Special Course in Chinese II (Postgraduate)
- Course Code:
- Unit value:
- Taught in:
- Full Year
Objectives and learning outcomes of the course
At the end of the course, a student should be able to demonstrate . . .
- knowledge and understanding of all basic Chinese grammar (with 80 speech patterns)
- knowledge and understanding of essential Chinese vocabulary (some 700 most commonly used characters and 800 words)
- knowledge and understanding of the appropriateness of basic Chinese structures and expressions in a given context
- the ability to understand short passages in written Chinese on everyday topics
- the ability to produce short passages in written Chinese on everyday topics
- the ability to understand spoken Chinese and to engage in short spoken discourse on everyday topics
- the ability to deliver short prepared verbal presentation on topics of general interest
- knowledge and understanding of the role of language in general, and Chinese in particular, in language-based scholarship and research (specific learning outcome for PG students)
This course will be taught over 22 weeks with 4 hours classroom contact per week in language classes. 10 research seminars to be taken within SOAS. Attendance to be proven by signature from chair and to be submitted to the Associate Dean for Masters by the last day of term 2.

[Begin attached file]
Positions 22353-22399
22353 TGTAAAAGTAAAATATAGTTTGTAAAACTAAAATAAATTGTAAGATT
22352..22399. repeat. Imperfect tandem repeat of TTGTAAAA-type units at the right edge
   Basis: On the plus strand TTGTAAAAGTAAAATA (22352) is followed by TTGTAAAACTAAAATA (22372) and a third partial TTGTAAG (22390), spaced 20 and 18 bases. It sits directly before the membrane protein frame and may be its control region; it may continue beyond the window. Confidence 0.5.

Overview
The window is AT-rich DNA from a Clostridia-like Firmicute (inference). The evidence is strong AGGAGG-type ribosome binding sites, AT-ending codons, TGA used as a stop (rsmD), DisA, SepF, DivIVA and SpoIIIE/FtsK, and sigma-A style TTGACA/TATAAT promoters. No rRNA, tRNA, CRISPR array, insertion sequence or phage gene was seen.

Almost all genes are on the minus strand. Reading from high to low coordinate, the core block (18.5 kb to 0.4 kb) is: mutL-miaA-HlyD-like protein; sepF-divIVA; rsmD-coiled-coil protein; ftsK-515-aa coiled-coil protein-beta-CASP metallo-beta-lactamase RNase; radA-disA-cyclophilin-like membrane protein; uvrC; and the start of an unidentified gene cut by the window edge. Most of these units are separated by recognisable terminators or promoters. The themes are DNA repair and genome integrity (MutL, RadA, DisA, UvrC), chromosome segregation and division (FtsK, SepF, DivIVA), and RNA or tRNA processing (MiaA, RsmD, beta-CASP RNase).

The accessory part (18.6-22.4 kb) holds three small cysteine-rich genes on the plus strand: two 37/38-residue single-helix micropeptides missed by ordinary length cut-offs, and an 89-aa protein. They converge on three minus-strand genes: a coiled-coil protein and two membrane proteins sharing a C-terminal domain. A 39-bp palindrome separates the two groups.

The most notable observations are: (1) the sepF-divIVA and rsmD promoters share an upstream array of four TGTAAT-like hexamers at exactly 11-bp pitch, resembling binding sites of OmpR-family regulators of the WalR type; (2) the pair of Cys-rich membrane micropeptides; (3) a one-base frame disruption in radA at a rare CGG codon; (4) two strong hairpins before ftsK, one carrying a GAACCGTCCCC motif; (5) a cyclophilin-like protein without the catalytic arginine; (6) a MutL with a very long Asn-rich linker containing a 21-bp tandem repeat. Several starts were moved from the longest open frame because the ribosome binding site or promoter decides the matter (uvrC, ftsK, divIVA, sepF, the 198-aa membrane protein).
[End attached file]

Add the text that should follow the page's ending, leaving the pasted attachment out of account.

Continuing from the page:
Scope and syllabus
The course provides an introduction to Chinese language with emphasis on practical written and spoken Chinese. The course covers phonetics and phonology (with special attention paid to tones), characters (including aspects of origin, structures, radicals, etc.). Communicative practice is established through learning language around dialogues dealing with a range of everyday situations, including travelling, making comparisons, etc.
The course provides students with a basic knowledge of Chinese and practice of using Chinese in a variety of everyday situations. It allows students to interact with Chinese speakers in Chinese.
A series of special PG lectures with associated seminars structured around the six themes Structure, Texts, Identity, Society, Translation and Transformation (provided for PG students studying different languages) introduces students to general questions of the role of language in language-based scholarship and research and provides them with the critical and methodological skills to relate their language acquisition to the thematic aspects of the studies.
Method of assessment
One three-hour written examination taken in May/June (40%); a language learning portfolio consisting of a set of marked homework, short in-class tests, translation projects (30%); one 10 minute oral examination (10%); regular coursework (10%) a test at the end of term 1 (5%); a test at the end of term 2 (5%).
The course will be based on
- Colloquial Chinese by T’ung & Pollard, 1984, Routledge (Lessons 10 – 16)
- additional materials which will be made available throughout the course
Additional Chinese References
- Yip, Po-ching and Don Rimmington (1998) Basic Chinese: a grammar and workbook, Routledge
- Ross, Claudia and Jing-Heng Sheng Ma (2006) Modern Mandarin Chinese grammar: a practical guide, Routledge